Assets may carry capital gain tax liabilities that critically influence their valuation for gift and estate tax purposes. When an asset is sold or transferred, additional capital taxes apply, making it essential to consider these tax implications when determining the asset’s value. Incorporating capital gain tax liabilities in the valuation process ensures a more accurate and comprehensive assessment of the asset’s value, accounting for the potential tax burden associated with its transfer.
Accurately determining the extent of ownership is vital in the valuation process, as multiple owners with varying interests in the asset can significantly influence its fair value. Evaluating the ownership structure and each owner’s share of interest ensures a more precise and fair valuation, taking into account the influence and control exerted by each owner. By considering the extent of ownership, the valuation process can provide a more comprehensive and accurate representation of the asset’s true value.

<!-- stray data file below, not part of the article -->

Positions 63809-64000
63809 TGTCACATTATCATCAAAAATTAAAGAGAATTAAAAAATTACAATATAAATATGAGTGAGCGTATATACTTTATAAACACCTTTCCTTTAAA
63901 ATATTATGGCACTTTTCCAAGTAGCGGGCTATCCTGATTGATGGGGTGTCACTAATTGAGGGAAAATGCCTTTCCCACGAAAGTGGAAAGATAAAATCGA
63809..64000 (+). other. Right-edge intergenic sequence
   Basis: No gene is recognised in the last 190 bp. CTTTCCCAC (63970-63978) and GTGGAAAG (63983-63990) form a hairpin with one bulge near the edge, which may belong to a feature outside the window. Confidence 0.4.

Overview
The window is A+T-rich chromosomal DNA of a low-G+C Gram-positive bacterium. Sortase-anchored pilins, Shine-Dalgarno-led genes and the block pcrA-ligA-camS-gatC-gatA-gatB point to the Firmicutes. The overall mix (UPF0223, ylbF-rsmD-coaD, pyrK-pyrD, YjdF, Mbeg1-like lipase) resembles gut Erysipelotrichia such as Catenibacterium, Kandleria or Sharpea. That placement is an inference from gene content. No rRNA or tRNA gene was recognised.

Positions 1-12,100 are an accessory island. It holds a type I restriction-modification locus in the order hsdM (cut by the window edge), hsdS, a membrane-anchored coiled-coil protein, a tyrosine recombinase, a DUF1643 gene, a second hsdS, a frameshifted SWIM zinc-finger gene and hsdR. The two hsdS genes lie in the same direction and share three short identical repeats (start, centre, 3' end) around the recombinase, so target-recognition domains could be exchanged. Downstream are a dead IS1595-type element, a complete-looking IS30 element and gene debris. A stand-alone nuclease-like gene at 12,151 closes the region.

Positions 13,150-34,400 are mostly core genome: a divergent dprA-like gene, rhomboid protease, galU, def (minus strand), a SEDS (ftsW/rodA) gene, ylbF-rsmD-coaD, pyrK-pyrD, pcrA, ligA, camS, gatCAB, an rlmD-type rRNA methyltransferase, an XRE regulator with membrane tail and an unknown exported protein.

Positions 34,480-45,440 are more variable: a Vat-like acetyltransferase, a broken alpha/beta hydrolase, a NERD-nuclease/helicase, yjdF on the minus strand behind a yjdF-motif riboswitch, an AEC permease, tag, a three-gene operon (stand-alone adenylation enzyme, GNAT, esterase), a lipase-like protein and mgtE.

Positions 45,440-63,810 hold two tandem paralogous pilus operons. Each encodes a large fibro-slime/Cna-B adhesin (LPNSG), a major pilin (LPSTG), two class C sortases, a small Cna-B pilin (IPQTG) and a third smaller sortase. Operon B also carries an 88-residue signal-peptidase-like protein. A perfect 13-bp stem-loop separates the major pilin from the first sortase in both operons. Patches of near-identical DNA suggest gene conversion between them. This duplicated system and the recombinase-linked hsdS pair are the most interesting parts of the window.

While the fundamentals of the valuation process remain consistent across different cases, the scenarios can vary significantly, making it essential to understand each situation to select the appropriate methodology.
At Eton Venture Services, our team of experienced professionals, including CFAs and valuation experts, offer unparalleled valuation services. Our expertise and commitment to excellence make us the preferred choice for private companies, venture capital firms, wealth advisors, founders, business owners, and high-net-worth individuals.
The valuation process for estate and gift tax is a complex and nuanced endeavor that demands expertise in IRS norms, understanding of various factors that impact fair market value calculations, and the ability to select the appropriate valuation methodology based on individual scenarios. As a leading professional services firm, Eton Venture Services is well-equipped to navigate these complexities and provide detailed, insightful, and accurate valuations to help you meet your tax compliance requirements.